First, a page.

Contemporary campaigns hark back to the old days
When did the humble letter go from obsolete to a symbol of quality and romanticism? These days, an item of mail left on a desk stands out and requires more attention than yet another marketing email.
We recently participated in a couple of CMO networking events, and one of the key trends to emerge was that campaigns are blending contemporary and traditional techniques. Whether it’s a return to print publishing (as demonstrated by Facebook’s decision to launch a magazine in 2018), a preference for events where people can talk face to face, or the use of physical, handwritten letters, there’s no doubt that marketers are harking back to times gone by.
Of course, that’s not to say that digital methods are being side-lined. Where would we be without SEO, social media, emails and online ads? It’s just that marketers see the value of supplementing these digital channels with more retro techniques.
Perhaps the most surprising medium to return to favour in recent years, snail mail has crawled its way back into marketers’ tool boxes. Last year’s B2B Marketing Awards was won by international law firm Bryan Cave Leighton Paisner’s ‘We can’t tell fortunes, but we can protect them’ campaign, which sent fortune-telling tea and fortune cookies to high-net-worth individuals in Asia.
We recently used Valentine’s Cards as part of our wildly successful Tudder campaign with Hectare Agritech. The cards introduced journalists to the Tudder app or ‘Tinder for cows’. The campaign used traditional, as well as modern, methods to grab attention in a fun, original and personalised way that befitted the wider campaign.
According to Neil Patel, direct mail, despite its fall in popularity, has a high open rate compared with email. And, while email and PPC marketing has a response rate that averages just 0.6%, direct mail response rates average 5.3%. Ultimately, the cost of direct mail is relatively high, but ROI is reportedly 10 to 30 times higher than digital efforts.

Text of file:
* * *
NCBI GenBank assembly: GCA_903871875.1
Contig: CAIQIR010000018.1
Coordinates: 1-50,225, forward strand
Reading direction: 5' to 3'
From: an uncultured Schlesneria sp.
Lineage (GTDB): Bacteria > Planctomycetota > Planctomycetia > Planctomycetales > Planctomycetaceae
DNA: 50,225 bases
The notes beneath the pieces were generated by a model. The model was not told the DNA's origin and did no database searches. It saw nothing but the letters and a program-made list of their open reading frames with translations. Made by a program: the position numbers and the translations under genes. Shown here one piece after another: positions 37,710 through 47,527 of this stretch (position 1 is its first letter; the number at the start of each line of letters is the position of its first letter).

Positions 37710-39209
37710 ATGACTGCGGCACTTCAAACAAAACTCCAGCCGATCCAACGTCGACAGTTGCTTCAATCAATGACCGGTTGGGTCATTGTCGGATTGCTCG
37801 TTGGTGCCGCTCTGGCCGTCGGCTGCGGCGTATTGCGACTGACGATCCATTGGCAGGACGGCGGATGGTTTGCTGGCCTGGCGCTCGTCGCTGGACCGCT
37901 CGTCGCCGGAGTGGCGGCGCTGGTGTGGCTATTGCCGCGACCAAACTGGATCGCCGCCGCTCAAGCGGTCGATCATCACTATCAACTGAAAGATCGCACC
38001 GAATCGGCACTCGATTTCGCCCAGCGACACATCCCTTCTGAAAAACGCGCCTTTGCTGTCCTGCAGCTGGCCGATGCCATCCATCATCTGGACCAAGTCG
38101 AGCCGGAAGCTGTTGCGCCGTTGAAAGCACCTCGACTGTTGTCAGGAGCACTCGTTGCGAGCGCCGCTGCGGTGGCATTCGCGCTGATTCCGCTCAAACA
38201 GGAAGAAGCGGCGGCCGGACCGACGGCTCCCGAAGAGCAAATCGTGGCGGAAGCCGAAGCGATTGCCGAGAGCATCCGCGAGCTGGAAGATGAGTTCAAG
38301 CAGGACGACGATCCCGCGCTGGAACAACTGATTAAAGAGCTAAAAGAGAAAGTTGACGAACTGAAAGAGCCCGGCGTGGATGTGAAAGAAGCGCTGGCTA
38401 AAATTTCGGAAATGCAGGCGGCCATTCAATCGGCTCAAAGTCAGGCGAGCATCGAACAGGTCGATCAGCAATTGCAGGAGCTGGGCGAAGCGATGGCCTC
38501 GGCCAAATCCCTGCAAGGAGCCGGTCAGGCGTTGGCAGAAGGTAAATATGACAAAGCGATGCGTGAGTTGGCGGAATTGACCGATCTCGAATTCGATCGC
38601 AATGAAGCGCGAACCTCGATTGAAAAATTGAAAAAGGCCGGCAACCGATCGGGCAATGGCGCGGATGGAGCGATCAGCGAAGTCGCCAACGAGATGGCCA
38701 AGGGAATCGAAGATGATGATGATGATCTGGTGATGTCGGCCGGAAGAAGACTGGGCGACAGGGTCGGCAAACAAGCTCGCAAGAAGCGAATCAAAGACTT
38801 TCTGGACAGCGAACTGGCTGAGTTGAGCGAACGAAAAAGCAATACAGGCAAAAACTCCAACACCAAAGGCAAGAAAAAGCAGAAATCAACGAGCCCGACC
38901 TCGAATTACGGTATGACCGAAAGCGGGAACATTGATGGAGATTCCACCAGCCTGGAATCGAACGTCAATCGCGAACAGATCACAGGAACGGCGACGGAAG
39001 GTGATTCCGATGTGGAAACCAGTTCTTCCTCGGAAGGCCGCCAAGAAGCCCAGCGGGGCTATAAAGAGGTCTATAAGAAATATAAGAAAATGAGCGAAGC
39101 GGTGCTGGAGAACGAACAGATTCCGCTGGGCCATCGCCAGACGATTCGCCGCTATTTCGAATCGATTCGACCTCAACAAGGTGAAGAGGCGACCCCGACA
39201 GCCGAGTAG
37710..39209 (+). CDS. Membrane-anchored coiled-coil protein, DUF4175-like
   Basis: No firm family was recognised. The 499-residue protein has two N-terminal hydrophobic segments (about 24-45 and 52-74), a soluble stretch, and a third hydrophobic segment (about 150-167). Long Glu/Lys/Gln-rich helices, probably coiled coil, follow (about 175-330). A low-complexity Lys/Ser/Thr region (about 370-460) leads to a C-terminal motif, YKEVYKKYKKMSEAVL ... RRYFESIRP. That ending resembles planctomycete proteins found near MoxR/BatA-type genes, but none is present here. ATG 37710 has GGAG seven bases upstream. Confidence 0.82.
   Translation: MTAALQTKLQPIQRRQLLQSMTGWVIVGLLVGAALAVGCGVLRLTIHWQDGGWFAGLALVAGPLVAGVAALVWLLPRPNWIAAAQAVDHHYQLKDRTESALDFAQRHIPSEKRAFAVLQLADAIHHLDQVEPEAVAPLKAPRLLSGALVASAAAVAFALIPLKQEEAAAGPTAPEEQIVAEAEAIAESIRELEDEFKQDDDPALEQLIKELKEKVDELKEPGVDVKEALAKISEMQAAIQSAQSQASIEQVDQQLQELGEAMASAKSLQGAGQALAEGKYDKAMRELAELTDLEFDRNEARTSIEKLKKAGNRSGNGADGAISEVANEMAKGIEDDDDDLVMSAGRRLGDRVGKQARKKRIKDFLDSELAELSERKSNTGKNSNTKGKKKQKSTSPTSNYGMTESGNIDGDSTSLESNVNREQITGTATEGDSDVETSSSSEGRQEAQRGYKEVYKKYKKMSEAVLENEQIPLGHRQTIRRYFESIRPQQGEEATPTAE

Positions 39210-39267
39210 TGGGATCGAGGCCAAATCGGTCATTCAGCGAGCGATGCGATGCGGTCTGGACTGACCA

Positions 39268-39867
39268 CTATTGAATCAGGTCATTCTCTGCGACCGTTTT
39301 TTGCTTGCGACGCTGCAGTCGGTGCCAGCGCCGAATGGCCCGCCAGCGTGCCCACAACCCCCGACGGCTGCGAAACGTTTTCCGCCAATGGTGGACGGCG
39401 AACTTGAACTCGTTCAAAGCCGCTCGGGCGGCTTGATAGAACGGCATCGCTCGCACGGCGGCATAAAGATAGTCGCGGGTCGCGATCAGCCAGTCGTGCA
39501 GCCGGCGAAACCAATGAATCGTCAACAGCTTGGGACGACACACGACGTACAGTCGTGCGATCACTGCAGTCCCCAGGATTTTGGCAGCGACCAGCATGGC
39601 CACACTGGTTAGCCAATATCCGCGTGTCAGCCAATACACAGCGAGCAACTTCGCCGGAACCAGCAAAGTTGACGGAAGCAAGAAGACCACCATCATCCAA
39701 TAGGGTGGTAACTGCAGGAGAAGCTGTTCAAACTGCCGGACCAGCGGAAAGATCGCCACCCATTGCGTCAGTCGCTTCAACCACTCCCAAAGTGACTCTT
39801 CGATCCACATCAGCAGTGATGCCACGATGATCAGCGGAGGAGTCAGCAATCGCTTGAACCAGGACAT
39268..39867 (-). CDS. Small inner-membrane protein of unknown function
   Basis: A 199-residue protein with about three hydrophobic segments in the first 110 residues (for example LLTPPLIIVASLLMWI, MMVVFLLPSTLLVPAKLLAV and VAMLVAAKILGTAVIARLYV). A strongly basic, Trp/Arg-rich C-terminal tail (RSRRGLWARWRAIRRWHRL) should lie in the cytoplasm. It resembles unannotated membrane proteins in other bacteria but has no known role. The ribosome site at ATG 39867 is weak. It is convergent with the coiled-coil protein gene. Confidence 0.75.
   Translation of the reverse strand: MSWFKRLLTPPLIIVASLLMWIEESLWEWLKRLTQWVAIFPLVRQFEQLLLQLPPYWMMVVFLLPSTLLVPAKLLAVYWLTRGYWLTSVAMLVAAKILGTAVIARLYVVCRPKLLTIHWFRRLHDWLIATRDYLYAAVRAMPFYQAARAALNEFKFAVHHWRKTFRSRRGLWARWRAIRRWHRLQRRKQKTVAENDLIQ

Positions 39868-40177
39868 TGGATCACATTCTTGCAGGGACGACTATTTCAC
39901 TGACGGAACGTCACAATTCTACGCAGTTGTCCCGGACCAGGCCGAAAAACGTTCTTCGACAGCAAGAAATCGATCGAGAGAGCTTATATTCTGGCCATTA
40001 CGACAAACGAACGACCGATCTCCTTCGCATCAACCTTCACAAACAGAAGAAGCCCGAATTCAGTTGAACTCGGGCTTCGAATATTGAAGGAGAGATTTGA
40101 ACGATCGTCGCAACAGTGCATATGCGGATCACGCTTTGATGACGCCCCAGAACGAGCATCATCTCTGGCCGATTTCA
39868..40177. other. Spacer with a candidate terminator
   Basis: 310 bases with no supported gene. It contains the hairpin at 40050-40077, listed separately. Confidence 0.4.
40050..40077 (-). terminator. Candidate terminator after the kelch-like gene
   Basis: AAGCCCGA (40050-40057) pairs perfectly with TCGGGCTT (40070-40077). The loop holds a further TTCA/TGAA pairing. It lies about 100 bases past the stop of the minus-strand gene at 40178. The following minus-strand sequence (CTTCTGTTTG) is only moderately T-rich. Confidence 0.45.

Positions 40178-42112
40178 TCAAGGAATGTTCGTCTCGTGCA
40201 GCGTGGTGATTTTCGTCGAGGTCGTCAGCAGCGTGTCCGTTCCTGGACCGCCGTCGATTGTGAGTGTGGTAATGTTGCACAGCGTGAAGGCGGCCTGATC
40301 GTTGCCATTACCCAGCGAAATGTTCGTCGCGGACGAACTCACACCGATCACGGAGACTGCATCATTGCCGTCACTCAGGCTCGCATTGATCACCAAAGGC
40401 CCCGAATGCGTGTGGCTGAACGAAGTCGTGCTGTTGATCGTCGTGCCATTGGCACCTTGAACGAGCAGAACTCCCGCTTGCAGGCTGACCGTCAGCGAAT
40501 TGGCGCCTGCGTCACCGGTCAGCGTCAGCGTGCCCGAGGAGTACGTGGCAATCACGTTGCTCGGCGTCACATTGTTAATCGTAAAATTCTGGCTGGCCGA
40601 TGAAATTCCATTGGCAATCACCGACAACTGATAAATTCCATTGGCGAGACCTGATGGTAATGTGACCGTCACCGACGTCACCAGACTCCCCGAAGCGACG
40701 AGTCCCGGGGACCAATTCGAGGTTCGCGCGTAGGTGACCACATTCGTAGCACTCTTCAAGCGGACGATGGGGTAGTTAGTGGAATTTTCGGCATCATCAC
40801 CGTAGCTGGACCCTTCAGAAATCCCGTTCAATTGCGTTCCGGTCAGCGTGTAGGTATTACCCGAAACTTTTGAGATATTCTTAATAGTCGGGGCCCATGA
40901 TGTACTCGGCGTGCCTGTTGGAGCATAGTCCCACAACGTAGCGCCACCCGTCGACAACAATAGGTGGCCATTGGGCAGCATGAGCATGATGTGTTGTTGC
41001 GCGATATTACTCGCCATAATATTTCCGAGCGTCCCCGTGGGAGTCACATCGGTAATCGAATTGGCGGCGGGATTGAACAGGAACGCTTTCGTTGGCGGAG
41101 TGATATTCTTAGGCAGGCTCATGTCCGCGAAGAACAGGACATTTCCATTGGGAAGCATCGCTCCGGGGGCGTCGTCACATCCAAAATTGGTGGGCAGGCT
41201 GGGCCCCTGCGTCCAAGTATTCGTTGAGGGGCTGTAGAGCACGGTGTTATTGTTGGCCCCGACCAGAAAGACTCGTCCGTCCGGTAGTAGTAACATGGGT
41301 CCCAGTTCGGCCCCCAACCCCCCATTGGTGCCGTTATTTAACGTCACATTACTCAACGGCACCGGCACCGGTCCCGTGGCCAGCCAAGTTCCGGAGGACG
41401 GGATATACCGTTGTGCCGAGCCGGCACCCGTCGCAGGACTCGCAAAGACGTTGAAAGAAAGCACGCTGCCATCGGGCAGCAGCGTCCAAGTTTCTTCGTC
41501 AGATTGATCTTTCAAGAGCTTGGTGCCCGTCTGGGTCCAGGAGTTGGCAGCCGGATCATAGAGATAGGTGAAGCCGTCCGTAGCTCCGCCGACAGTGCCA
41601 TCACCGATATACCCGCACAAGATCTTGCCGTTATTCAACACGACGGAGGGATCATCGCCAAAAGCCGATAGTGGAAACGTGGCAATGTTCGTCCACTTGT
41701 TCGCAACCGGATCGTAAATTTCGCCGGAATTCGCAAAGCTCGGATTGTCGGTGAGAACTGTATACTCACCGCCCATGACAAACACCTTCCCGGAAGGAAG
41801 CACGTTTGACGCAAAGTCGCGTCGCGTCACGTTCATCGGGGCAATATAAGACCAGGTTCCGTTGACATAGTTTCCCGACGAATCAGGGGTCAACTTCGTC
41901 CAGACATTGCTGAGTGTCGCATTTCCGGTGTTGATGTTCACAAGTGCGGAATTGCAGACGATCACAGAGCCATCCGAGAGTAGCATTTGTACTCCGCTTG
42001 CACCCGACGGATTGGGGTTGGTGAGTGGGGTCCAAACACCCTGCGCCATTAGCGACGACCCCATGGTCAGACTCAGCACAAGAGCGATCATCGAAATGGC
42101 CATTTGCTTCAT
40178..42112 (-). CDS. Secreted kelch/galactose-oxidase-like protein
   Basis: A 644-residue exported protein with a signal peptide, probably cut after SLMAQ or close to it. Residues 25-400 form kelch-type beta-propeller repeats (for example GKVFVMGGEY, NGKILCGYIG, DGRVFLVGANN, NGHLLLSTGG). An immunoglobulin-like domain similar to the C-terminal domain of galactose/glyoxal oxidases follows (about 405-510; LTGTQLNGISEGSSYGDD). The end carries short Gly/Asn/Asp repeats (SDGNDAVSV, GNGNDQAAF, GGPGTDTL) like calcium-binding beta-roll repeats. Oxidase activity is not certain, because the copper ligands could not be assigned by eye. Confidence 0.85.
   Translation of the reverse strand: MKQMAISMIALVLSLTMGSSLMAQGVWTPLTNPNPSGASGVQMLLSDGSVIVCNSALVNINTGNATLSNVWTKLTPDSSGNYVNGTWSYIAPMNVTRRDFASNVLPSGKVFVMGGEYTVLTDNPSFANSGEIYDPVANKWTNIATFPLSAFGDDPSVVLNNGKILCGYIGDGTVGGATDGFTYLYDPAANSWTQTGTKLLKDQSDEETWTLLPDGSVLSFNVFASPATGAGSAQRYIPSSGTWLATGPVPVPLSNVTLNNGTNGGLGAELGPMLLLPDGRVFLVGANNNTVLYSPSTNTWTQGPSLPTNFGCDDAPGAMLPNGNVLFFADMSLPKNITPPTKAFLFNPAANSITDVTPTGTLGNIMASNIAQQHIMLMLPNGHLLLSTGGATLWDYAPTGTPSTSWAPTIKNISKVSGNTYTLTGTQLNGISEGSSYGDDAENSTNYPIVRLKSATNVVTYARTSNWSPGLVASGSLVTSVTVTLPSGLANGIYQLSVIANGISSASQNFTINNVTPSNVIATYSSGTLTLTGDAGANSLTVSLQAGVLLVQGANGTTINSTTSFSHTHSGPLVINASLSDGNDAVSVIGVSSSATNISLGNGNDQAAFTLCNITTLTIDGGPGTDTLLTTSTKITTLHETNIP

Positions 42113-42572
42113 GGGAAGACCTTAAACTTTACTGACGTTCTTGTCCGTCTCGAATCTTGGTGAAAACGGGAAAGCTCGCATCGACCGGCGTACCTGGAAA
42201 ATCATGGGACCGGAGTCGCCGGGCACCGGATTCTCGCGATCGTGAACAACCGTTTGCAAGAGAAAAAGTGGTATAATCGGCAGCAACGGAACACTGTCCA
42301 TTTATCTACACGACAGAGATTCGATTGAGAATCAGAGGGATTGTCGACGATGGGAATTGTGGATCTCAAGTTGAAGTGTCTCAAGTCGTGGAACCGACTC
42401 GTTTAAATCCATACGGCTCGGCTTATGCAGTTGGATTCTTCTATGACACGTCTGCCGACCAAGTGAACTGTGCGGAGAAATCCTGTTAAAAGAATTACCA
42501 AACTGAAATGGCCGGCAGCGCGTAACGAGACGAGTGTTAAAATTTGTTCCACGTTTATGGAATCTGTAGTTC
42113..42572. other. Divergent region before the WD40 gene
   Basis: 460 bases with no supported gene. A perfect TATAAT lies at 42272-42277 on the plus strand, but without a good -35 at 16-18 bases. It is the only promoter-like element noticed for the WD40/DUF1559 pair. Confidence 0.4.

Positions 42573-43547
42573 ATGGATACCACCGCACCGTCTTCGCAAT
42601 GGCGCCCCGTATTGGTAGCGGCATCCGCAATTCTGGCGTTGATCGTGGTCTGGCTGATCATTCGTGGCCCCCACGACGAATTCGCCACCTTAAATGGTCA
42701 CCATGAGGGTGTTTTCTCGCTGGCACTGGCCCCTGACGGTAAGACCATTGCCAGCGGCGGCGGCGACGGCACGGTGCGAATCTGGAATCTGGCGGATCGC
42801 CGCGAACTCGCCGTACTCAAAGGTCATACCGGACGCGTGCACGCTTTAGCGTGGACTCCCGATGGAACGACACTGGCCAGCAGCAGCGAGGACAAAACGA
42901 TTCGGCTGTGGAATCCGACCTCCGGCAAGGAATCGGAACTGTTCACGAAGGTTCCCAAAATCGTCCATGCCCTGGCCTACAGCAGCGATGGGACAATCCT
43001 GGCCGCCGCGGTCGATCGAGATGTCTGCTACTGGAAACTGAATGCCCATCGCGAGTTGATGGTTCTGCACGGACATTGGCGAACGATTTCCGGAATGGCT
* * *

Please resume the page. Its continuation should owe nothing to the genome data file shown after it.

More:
Prior to Facebook, LinkedIn launched its own print magazine in 2017, and digital-first companies such as Airbnb, ASOS and Net-a-Porter also have their own titles. While independent publications close down, businesses are adopting this traditional style of communication, perhaps in an attempt to portray knowledge, trustworthiness, or even, paradoxically, objectivity. Far from the brochures or catalogues of old, these new branded publications imitate the sleek designs and high-quality editorial standards of the independent titles.
Events never really went away. But they remain an important tool for marketers, and especially B2B marketers. They’re traditional in the sense that they rely on face-to-face meetings and use of physical, as opposed to online, space. And when it comes to explaining a piece of tech kit, there is nothing more effective than face-to-face conversation.
In fact, we found that more than half of the 600 tech buyers we surveyed for our Tech Heads 2018 report used IT events to learn about new B2B tech suppliers or products. When looking at IT professionals only, 71% relied on IT events.
Ultimately, whether traditional marketing tools could bring originality and creativity to your campaign comes down to your objectives. As ever, nailing down a solid strategy right from the start and then picking the most appropriate channels for your goals is the best way forward. However, it pays not to discount offline and even old-fashioned techniques. By taking a step back in time, you have the opportunity to command attention for all the right reasons.